But ‘conflict minerals’ arising from long-standing turmoil…

The eastern DR Congo has been in a state of continuous conflict for some four decades. It is estimated that the number of the local population who have perished runs into the millions and many have been injured and raped. While the violence has continued unabated, there have been intermittent flare-ups, such as when the genocide in Rwanda in 1994 led to a major influx of Hutu refugees who pillaged the area to sustain themselves. In 2000, the United Nations sent its peace-keeping force, the UN Organisation Mission in the Democratic Republic of the Congo (MONUC), to try to stabilise the region. The national army has proved itself to be weak and ineffective in quelling the unrest.

The turmoil and violence has been attributed by many to inter-communal conflict and ethnic rivalry. However, more recently, the non-governmental organisations and others involved in the region have shifted their focus to the so-called ‘rebel’ groups. They report that these militia are supported from funds generated by illicit mining operations as well as ‘taxes’ levied on the local villages. It is estimated that there are over 100 armed groups and militia spreading suffering and chaos in the region. One of the groups that has received much attention, is M23 or March 23 Movement. It is particularly strong and has in the past, even seized control of towns. Others include CODECO (an alliance of Lendu militia groups) and the Allied Democratic Forces (an Islamist group, once based in western Uganda.)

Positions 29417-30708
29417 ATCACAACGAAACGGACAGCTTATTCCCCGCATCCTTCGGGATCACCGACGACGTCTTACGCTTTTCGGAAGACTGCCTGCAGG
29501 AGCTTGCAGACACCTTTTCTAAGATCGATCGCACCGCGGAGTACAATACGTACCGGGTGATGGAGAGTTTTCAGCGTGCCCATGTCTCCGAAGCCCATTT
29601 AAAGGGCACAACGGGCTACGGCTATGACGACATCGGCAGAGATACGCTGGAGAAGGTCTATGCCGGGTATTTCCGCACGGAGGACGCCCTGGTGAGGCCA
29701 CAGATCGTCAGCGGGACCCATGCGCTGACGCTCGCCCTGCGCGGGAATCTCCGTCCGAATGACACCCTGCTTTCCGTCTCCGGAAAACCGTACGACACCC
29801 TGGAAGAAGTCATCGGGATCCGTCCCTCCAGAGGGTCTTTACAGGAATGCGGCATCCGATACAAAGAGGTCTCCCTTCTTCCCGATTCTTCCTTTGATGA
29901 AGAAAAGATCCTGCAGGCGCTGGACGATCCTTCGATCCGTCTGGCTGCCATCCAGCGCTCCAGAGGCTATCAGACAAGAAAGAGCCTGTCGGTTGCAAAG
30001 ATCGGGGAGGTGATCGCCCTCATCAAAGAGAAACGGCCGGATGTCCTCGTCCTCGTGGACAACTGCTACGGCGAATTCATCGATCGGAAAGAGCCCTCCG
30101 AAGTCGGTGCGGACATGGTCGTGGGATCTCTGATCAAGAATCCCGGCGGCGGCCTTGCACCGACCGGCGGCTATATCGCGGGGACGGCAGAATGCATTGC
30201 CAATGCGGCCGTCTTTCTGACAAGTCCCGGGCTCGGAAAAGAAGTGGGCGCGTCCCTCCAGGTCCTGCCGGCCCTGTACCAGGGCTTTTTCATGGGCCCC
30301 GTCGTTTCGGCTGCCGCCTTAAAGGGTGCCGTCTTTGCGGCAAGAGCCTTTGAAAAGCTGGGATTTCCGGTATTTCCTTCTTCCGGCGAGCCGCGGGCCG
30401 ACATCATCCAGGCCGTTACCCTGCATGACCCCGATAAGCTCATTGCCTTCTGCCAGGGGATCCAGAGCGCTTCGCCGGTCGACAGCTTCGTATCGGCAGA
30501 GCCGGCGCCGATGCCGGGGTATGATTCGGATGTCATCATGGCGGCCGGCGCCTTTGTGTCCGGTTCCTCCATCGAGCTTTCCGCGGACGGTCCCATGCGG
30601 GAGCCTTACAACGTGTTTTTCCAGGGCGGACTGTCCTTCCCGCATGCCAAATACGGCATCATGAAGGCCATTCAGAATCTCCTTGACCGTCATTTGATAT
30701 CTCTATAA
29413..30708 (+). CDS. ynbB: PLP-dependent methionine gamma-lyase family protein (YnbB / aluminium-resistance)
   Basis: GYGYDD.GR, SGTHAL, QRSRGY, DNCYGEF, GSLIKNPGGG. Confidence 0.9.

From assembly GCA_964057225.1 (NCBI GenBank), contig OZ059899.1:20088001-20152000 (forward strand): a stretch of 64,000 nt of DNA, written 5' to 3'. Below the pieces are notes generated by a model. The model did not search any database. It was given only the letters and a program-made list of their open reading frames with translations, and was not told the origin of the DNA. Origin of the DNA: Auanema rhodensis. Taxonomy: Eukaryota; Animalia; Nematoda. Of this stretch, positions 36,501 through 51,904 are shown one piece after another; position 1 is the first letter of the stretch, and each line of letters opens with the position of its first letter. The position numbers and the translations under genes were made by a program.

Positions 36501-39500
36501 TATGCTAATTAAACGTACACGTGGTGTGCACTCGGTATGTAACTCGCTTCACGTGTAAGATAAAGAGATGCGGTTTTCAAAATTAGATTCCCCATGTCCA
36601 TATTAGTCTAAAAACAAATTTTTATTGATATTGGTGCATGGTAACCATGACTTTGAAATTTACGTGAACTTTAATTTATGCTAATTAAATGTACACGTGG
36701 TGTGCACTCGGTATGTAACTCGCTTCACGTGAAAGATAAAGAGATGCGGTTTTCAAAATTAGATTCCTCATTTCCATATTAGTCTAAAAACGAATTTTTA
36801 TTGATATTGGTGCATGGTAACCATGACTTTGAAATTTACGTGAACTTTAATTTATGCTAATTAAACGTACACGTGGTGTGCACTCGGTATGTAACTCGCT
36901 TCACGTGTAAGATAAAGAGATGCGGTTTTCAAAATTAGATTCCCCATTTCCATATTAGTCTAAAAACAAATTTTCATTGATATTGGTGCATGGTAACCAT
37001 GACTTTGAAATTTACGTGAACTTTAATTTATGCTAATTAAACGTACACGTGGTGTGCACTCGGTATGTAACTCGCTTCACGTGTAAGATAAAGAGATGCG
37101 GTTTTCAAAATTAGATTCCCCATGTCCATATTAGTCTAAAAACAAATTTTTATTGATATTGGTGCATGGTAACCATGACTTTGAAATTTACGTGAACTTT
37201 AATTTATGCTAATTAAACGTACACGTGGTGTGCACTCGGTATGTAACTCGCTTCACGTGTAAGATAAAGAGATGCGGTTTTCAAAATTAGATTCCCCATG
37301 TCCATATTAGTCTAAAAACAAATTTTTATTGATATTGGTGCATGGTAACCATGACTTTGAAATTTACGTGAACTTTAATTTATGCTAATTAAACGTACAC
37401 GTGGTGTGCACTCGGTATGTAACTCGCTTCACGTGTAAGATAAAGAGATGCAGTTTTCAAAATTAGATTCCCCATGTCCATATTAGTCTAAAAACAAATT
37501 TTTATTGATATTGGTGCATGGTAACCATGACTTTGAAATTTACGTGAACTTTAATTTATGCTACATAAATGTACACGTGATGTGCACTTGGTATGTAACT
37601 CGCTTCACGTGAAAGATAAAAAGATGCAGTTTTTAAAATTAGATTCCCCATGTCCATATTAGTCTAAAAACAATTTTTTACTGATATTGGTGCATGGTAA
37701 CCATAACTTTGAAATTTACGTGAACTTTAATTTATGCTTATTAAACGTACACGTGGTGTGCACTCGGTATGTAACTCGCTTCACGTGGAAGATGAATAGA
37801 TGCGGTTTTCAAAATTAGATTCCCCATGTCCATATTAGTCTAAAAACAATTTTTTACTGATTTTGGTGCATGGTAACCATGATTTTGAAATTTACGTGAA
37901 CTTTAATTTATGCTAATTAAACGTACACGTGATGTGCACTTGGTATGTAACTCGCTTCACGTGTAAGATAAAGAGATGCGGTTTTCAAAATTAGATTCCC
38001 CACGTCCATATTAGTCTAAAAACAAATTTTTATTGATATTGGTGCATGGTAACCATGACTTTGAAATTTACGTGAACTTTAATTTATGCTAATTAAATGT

Like the Allied Democratic Forces, a number of the more powerful groups originate from neighbouring countries. The Democratic Forces for the Liberation of Rwanda originates from the Hutu groups that fled Rwanda after the genocide and as the new Rwandan government took control. The RED-Tabara rebel group is combating the Burundi government from the eastern DR Congo.

The mines and sources in the conflict areas are operated by lowly-paid locals sometimes including children, and forced labour. Much of the region’s mineral production is smuggled across the borders into these countries and then exported globally. They may for example, be registered as products of Rwanda but in fact, be from the DR Congo. Government agencies and civil society organisations in the recipient countries are concerned that the minerals they are importing have been produced in the eastern DR Congo by illicit mines and sources controlled by militant groups, warlords and corrupt, criminal negociants or dealers. There is a declared need to halt importation of what they call “conflict minerals” which have been produced by rebel-controlled sources in conflict areas.